Private hospital consultants urged not to sign up to working in public system

IHCA says large number of issues need to be clarified as part of new Covid-19 scheme

Hospital consultants in fulltime practice in private hospitals are being advised by their representative body not to sign up to work in public hospitals. Photograph: Getty.

Hospital consultants in fulltime practice in private hospitals are being advised by their representative body not to sign up to work in public hospitals. Photograph: Getty.

 

Hospital consultants in fulltime practice in private hospitals are being advised by their representative body not to sign up at present to the Government’s new initiative for them to work in the public system during the current Covid-19 crisis.

The Irish Hospital Consultants Association (IHCA) said on Friday that there were “a large number of significant issues” concerning proposed new State contracts for these consultants that needed to be clarified.

It said it could not advise members to sign such new contracts until these issues were addressed.

The Government on Monday announced it had agreed the heads of a deal to effectively take over 19 private hospitals around the country for a three-month period to provide additional capacity to deal with the Covid-19 pandemic.

As part of this initiative consultants working fulltime in private hospitals were to be offered locum contracts - known technically as category A contracts -to work exclusively in the public system. They would paid on a scale ranging from €141,000 to €195,000.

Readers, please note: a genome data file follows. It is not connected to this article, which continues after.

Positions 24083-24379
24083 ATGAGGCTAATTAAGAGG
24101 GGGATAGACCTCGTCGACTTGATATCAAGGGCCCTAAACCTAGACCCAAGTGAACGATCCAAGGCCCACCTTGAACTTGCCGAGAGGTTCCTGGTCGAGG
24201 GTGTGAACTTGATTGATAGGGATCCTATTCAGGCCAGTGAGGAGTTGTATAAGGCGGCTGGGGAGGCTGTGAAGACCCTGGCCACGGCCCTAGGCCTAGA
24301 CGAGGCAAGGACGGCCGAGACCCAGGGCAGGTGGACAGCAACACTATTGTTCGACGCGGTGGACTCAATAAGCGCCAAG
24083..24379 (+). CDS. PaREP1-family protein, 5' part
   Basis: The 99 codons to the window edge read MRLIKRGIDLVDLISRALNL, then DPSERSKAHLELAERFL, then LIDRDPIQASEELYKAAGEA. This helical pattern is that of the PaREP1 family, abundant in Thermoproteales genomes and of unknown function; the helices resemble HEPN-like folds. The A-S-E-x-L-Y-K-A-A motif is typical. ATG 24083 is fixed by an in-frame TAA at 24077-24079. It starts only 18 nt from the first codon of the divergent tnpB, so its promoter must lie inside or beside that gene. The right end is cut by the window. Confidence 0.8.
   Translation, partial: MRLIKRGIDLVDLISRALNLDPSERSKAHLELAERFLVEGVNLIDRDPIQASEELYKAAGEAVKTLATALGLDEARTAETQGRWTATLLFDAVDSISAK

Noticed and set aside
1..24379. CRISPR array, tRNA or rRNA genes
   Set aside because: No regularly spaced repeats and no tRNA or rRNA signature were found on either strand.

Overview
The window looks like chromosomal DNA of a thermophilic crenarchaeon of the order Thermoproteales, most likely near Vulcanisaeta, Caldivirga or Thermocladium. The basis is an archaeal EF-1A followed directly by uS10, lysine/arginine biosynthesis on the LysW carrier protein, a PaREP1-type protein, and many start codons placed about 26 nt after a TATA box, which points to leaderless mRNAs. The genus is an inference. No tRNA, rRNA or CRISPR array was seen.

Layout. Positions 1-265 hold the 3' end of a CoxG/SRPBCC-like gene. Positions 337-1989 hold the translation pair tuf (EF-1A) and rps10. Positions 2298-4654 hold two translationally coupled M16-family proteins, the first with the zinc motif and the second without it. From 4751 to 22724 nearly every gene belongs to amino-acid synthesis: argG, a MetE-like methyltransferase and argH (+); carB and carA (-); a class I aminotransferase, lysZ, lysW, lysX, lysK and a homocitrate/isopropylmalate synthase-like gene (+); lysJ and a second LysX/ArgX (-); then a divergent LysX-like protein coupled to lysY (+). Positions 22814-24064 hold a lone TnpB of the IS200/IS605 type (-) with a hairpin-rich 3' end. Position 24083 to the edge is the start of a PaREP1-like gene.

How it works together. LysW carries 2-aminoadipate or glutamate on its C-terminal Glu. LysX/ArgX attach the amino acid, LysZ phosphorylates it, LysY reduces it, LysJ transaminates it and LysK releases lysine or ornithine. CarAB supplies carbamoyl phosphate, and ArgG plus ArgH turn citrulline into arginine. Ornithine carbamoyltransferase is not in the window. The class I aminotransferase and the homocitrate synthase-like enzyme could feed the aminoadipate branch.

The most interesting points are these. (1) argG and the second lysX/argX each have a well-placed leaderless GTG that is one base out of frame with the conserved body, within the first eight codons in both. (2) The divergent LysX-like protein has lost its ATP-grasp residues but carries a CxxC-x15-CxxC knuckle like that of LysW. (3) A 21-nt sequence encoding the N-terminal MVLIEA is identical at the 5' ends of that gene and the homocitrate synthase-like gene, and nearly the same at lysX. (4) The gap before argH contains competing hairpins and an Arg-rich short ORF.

However the Department of Health subsequently briefed medical organisations and health insurers on Wednesday that while there would be no private work in private hospitals, consultants with contractual rights to see fee-paying patients in public hospitals could continue to do so as long as they did not have Covid 19.

Public hospitals could also bill insurers for accommodating non Covid-19 patients who opted to use their private insurance.

This revelation led to strong concern among some private hospitals who have now sought clarification from the HSE on the issue.

In a memo to members on Friday the general secretary of the IHCA Matin Varley said:

“Despite agreements on Wednesday, senior health service management has failed to provide the IHCA working group with a draft template of the temporary contract to be offered to whole-time private practice consultants (WTPP) and arrangements for other consultants. It was agreed the draft template contract would be provided for assessment and further discussions prior to it being issued to consultants, with a view to finalising it when all outstanding matters were resolved.

“A large number of very significant issues concerning these contracts and practice terms for all consultants have not been clarified despite them being discussed in a meeting on Wednesday and commitments having being entered into by the health service management with the IHCA.

“This is unacceptable given the commitments provided at our meeting and accordingly the IHCA is advising private practice consultants that we cannot recommend that you sign any contract provided to you until the outstanding matters are clarified and the IHCA provides you with a further update.”